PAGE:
Sao Tomé received $200 million in debt relief from the Highly Indebted Poor Countries (HIPC) program in December 2000. International funders praised So Tomé’s achievement in enacting structural changes by pledging greater aid in 2001. There is significant potential for the development of a tourism sector, and the government has recently made efforts to enhance infrastructure. In addition, the government has tried to remove price restrictions and subsidies. Sao Tomé is likewise hopeful about significant petroleum finds in its territorial seas in the oil-rich waters of the Gulf of Guinea. Corruption scandals continue to erode the economy’s strength.

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Sao Tome and Principe - Info Card




Dobra (STN)

Time zone



23,200 km2 (9,000 sq mi)

Calling code


Official language


Sao Tome and Principe | Introduction


The islands of Sao Tomé and Principe, about 300 and 250 kilometers (190 and 160 miles) off the northwest coast of Gabon, are Africa’s second smallest country. They are located in the equatorial Atlantic and Gulf of Guinea, respectively, about 300 and 250 kilometers (190 and 160 miles) off the northwest coast of Gabon. Both are part of the Cameroon volcanic mountain range, which also includes the Equatorial Guinea islands of Annobón to the southwest and Bioko to the northeast, as well as Mount Cameroon on the Gulf of Guinea shore.

Sao Tomé is the most hilly of the two islands, measuring 50 kilometers (30 miles) long and 30 kilometers (20 miles) broad. Pico de Sao Tomé, at 2,024 meters (6,640 feet), is the highest mountain. Principe is about 30 kilometers (20 miles) long and 6 kilometers (4 miles) broad. Pico de Principe, at 948 meters (3,110 feet), is the highest mountain. Both islands are crossed by swift streams that flow down the mountains, through lush woodland and farmland, to the sea. The equator passes via an islet called Ilhéu das Rolas just south of So Tomé Island.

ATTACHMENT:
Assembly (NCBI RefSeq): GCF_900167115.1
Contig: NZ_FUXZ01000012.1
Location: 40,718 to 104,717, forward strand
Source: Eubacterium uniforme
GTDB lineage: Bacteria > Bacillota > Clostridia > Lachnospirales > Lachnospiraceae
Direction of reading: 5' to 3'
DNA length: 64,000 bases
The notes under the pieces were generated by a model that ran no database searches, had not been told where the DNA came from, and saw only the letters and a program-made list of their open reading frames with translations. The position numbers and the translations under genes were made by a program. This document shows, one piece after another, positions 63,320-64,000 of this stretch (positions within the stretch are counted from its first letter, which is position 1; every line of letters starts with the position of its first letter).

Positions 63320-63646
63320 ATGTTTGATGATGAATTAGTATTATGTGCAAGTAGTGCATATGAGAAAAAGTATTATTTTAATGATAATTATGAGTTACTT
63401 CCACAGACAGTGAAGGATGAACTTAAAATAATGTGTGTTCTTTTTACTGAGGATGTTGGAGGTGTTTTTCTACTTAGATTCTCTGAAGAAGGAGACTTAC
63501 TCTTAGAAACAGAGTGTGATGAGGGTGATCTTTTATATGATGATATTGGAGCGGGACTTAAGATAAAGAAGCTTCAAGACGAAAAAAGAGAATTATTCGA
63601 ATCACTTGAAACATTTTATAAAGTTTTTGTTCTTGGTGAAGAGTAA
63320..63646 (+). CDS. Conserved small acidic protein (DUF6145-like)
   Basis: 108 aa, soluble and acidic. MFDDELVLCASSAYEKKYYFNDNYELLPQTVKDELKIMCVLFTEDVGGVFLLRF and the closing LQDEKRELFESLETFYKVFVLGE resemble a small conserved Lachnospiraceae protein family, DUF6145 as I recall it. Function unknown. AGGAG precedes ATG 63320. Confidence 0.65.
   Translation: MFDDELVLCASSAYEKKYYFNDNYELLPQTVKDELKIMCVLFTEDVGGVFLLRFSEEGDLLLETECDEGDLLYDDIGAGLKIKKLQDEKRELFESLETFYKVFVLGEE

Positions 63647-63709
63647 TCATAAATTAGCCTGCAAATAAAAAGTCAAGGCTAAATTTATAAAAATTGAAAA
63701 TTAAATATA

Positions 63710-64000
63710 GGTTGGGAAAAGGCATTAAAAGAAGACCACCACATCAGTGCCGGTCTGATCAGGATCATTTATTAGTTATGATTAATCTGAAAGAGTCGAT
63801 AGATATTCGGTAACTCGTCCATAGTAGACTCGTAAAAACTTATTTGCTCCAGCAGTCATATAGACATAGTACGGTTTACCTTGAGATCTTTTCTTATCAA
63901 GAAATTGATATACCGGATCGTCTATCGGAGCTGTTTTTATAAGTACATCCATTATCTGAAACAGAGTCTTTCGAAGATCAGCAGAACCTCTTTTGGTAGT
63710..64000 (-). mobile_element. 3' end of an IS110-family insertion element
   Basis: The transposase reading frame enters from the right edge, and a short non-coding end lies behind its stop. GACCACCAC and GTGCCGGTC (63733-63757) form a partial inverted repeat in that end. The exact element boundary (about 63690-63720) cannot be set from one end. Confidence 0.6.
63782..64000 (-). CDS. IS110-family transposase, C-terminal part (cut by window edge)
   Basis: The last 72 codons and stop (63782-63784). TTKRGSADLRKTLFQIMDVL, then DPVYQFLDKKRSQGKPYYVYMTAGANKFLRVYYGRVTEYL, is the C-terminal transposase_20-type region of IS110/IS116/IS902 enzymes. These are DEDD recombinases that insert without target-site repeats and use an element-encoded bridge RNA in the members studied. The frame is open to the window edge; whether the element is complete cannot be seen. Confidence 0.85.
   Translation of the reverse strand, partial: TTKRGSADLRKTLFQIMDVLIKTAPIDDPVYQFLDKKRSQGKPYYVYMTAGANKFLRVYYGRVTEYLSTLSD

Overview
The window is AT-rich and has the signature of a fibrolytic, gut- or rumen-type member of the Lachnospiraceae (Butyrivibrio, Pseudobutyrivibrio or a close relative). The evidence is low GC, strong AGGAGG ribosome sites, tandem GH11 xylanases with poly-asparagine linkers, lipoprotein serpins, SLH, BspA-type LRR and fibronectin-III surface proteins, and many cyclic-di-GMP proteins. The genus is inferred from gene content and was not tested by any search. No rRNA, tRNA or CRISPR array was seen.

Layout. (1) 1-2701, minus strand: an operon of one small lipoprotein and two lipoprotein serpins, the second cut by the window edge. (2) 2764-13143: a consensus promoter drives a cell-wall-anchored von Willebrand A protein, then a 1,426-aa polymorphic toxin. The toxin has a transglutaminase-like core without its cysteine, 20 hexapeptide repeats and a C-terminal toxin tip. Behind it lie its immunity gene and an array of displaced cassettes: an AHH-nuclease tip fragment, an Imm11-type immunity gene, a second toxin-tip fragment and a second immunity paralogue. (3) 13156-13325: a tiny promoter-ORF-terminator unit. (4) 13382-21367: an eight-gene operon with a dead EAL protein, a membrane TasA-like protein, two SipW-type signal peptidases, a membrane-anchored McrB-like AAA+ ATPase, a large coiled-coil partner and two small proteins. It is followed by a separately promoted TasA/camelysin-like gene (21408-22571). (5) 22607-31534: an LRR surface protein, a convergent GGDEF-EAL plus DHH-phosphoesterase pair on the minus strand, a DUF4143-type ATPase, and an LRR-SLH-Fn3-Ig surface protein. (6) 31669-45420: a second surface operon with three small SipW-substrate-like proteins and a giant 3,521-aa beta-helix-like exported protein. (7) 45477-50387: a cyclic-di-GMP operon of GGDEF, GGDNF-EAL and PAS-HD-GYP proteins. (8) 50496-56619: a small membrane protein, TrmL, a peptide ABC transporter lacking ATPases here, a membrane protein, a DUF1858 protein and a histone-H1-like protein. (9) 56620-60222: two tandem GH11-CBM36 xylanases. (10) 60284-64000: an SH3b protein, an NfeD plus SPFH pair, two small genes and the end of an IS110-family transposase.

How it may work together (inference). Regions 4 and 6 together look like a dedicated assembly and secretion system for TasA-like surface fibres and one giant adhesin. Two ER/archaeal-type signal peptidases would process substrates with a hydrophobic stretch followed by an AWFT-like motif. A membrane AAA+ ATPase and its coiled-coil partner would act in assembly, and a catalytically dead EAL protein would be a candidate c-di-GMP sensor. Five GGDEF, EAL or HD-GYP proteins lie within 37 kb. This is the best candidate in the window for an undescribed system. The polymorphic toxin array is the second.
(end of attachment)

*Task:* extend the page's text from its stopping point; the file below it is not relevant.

Pico Co Grande (Great Dog Mountain) is a prominent volcanic plug peak in southern Sao Tomé, situated at 0°7′0′′N 6°34′00′′E. It climbs nearly 300 meters (1,000 feet) above the surrounding landscape, with a peak elevation of 663 meters (2,175 feet).


The climate is tropical at sea level, hot and humid with average annual temperatures of about 27 °C (80.6 °F) and minimal daily fluctuation. The temperature seldom exceeds 32 degrees Celsius (89.6 degrees Fahrenheit).

The average annual temperature in the interior’s higher elevations is 20 °C (68 °F), with chilly evenings. On the southwestern slopes, annual rainfall ranges from 5,000 mm (196.85 in) to 1,000 mm (39.37 in) in the northern lowlands. From October through May, the rainy season is in full swing.